Design and features
The Sony TX10 is to rugged cameras what Scarlett Johansson is to moviemaking — it's all about the looks. Normally, anyone who is remotely interested in aesthetics will steer well clear of tough cameras as they're all as hideous as can be. The TX10, however, turns this preconception on its head with its stylish exterior.
Like the camera that this supersedes, the TX5, the TX10 couples a slide-down front panel with a 3-inch touchscreen at the back. There are only a few (tiny) physical buttons to be found, including the shutter and power button combination at the top, offset by the miniature zoom rocker on the side. A playback button and video record button can be found just beneath these main controls. The front sliding panel is a bit petulant, only wanting to move down when it's pushed from a certain angle. Behind it is a 4x optical zoom Carl Zeiss-branded lens, with a maximum aperture range of f/3.5-4.6, as well as a stereo microphone for 1080i HD video recording.
The touchscreen has plenty of the features that one would expect, including touch-to-focus and a double tap in playback mode to zoom-in on an image. Featuring Sony's Exmor R sensor, this backlit CMOS is the same variety as found on many other Cyber-shot cameras, allowing for quick continuous shooting and good low-light performance. The TX10 can shoot in 4:3 (full 16.2-megapixel resolution) or 16:9 (12-megapixel resolution).
Its rugged credentials are pretty good, though not class-winning when compared with other offerings from Panasonic and Olympus. See our comparison table below for more. Shooting options are plentiful, though accessing them can be a little like trying to find a needle in a haystack given the tiny font size on the screen. Photographers can choose from intelligent automatic, superior automatic, panorama (including both iSweep and underwater modes), program automatic, background defocus, scene modes, movie mode and 3D-shooting for stills, panoramas or multi-angle shots.
The shooting options available on the TX10. (Credit: CBSi)
The TX10 is plagued by an interesting Catch 22: while we praise it for being a sexy and stylish rugged camera, it just doesn't look like it will withstand the wear and tear of a tough lifestyle. Certainly, after a week or so of living in one of the toughest environments we know of (a woman's handbag), it emerged with a few small scratches on the touchscreen. Funnily enough, when dropped onto concrete (from about one metre above the ground) it emerged unscathed. An intriguing dichotomy if ever we saw one.
As with all rugged cameras, there are strict instructions that you need to follow to maintain the waterproof credentials. These can be found in the camera menus and in the manual. Connectivity is provided via mini-HDMI and a proprietary connector for battery charging and interfacing with a computer.
Compared toCompared to
|Olympus Tough TG-810||Panasonic Lumix FT3||Sony Cyber-shot TX10|
|14-megapixel CCD||12.1-megapixel CCD||16.2-megapixel Exmor R|
|3-inch LCD (920,000-dot)||2.7-inch LCD (230,000-dot)||3-inch LCD (921,000-dot)|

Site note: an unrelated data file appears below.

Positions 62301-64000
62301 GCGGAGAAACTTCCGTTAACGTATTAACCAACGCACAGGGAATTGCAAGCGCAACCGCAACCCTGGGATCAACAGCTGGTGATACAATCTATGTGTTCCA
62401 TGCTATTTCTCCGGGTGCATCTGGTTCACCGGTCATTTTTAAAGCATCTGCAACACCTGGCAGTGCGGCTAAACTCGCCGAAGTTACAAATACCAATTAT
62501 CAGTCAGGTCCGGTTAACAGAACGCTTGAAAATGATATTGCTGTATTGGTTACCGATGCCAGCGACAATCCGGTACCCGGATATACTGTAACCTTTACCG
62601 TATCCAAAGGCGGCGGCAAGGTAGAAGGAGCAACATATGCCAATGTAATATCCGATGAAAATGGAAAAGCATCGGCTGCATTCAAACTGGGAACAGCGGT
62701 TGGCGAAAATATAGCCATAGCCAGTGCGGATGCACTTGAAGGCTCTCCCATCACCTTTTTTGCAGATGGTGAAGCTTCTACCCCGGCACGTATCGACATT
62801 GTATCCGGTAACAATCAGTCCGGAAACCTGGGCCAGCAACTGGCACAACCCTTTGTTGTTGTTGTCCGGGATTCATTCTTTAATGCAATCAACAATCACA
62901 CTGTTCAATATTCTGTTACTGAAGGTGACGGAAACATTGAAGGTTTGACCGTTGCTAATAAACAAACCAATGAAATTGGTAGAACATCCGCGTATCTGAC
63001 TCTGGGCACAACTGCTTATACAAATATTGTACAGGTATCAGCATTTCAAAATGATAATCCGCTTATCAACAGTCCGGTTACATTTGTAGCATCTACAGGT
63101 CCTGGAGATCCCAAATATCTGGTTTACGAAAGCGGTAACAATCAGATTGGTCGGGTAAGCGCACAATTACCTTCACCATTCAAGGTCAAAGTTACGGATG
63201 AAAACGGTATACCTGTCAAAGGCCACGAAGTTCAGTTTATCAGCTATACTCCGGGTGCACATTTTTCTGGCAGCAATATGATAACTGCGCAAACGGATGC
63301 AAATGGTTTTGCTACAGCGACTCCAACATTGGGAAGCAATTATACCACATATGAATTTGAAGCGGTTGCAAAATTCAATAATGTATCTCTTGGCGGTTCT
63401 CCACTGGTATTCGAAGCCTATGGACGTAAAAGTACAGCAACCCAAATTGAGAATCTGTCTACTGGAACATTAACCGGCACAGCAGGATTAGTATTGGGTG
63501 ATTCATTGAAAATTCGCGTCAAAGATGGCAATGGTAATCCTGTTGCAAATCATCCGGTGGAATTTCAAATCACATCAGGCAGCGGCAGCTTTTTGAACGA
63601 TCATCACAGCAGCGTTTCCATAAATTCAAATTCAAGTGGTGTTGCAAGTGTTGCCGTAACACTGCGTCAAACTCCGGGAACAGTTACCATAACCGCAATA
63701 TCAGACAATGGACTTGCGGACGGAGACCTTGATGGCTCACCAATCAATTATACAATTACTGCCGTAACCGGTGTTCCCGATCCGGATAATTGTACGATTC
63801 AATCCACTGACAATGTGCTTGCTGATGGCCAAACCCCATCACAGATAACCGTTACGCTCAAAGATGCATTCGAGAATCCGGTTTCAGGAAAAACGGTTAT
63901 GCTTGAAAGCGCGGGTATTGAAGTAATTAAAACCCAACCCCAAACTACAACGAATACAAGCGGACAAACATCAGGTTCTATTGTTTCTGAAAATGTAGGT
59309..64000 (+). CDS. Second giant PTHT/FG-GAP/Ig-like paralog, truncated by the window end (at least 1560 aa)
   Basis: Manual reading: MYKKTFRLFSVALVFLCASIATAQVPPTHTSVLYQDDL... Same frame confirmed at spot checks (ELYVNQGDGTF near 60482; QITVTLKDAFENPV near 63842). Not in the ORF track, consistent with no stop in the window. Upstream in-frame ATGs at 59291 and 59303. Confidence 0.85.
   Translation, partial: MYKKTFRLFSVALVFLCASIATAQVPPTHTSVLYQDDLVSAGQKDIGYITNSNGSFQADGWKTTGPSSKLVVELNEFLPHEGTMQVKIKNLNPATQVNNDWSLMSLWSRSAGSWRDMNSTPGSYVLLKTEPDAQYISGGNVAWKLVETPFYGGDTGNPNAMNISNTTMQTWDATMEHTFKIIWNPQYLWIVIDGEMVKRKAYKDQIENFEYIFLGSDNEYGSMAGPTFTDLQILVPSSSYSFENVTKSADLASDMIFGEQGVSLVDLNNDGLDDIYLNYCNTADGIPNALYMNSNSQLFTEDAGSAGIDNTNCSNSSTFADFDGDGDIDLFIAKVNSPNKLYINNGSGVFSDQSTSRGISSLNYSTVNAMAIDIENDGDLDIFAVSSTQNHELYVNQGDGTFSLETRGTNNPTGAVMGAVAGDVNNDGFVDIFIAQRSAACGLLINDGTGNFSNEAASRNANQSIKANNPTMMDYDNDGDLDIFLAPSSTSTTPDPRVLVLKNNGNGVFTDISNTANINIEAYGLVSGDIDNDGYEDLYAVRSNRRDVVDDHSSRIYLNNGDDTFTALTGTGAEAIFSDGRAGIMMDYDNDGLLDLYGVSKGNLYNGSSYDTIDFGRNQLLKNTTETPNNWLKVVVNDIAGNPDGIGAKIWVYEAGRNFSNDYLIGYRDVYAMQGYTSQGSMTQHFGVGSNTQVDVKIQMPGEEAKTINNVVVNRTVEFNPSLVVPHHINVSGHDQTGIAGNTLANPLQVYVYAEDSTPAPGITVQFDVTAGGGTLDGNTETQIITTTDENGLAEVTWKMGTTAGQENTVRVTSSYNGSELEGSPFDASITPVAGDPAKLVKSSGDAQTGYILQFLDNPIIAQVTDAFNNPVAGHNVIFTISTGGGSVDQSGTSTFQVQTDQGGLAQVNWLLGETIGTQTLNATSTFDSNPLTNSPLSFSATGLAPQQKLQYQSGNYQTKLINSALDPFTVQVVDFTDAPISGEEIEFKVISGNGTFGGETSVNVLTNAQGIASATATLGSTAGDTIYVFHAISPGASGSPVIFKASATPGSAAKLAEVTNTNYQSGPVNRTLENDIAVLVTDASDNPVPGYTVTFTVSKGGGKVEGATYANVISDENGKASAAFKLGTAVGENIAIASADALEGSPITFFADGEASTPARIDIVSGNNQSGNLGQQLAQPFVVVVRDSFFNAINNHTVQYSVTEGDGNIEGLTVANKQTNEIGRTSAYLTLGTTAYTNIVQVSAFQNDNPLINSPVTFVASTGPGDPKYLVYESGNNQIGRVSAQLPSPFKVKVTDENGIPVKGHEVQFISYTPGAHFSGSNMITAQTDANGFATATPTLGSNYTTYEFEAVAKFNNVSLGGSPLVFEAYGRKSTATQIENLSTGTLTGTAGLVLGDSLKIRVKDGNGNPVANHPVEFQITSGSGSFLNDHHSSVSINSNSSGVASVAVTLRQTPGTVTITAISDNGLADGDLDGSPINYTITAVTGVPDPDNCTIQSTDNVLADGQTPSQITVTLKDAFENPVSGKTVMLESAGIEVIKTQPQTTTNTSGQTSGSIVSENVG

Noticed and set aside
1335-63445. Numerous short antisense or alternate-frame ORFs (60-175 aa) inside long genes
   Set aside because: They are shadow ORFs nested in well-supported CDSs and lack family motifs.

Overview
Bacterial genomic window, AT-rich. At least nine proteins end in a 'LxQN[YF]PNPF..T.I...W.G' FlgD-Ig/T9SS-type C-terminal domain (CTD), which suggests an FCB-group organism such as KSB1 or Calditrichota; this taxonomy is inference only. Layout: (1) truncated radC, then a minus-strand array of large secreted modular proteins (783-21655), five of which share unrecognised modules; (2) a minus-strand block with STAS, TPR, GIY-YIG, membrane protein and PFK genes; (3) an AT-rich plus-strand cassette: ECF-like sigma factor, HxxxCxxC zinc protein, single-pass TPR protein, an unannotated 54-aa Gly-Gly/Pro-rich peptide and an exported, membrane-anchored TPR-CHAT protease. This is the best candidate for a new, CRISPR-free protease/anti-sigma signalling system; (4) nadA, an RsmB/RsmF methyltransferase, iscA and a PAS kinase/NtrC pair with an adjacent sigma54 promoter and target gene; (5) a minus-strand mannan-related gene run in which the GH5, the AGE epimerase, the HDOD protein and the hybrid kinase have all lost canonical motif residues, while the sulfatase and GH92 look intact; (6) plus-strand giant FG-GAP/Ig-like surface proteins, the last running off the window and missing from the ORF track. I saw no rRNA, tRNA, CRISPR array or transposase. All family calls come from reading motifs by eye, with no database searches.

|Waterproof 10m, shockproof 2m||Waterproof 12m, shockproof 2m||Waterproof 5m, shockproof 1.5m|
|5x optical zoom||4.6x optical zoom||4x optical zoom|
|28mm wide-angle||28mm wide-angle||25mm wide-angle|
|GPS tagging||GPS tagging||No GPS tagging|
|HD video (720p)||HD video (1080i)||HD video (1080i)|
General shooting metrics (in seconds)
- Time to first shot
- JPEG shot-to-shot time
- Shutter lag
- Sony Cyber-shot TX220.127.116.11
- Olympus Tough TG-8101.520.7
Continuous shooting speed (longer bars indicate better performance)
- Sony Cyber-shot TX1010
- Olympus Tough TG-8100.6
Note that the TX10 takes 10 frames per second at a reduced VGA resolution (not the 16.2-megapixel resolution stated on the documentation). Sony rates the battery for the TX10 at 250 shots.
The TX10 produces images that look great straight out of the camera, especially when reviewed on the screen. Like all the other 16-megapixel compacts that we've seen this year, though, at full magnification, pictures do look slightly over-processed. At the wide-end of the lens (25mm) there is quite a lot of barrel distortion, too.
In line with the Exmor R sensor's previous performance on other Sony compacts, low-light photos are great — certainly the best from any rugged compact camera we've seen. Pinks and blues in particular are very punchy, perhaps a bit too oversaturated for some people's liking, but we found them really pleasing.
Automatic white balance under artificial fluorescent lighting is a little blue, not something out of the ordinary on a compact camera, though, as it makes underwater scenes "pop". The flash illuminates the scene a little unevenly, with the most intense spread of light in the centre of the frame, and some drop-off towards the edges. Lens sharpness also has the same issue, dropping off quite dramatically from the centre.
Sony has gone on record to state that there will be no underwater video camera released in 2011, so the TX10 is going to have to do it all. Video is recorded in AVCHD format at 1080i. Quality is decent, with good sound from the stereo microphone. There is a degree of fringing visible on contrasty areas on the video image, though colours are good.
Exposure: 1/30, f/3.5, ISO 800
Exposure: 1/25, f/3.5, ISO 800, flash fired
Exposure: 1/400, f/5, ISO 125
Exposure: 1/500, f/4.5, ISO 125
While it's got plenty of issues, the TX10 is the best rugged camera yet from the 2011 crop. Provided that you don't need extreme waterproofing and can cope with the small buttons, this go-most-places camera should be up to the task.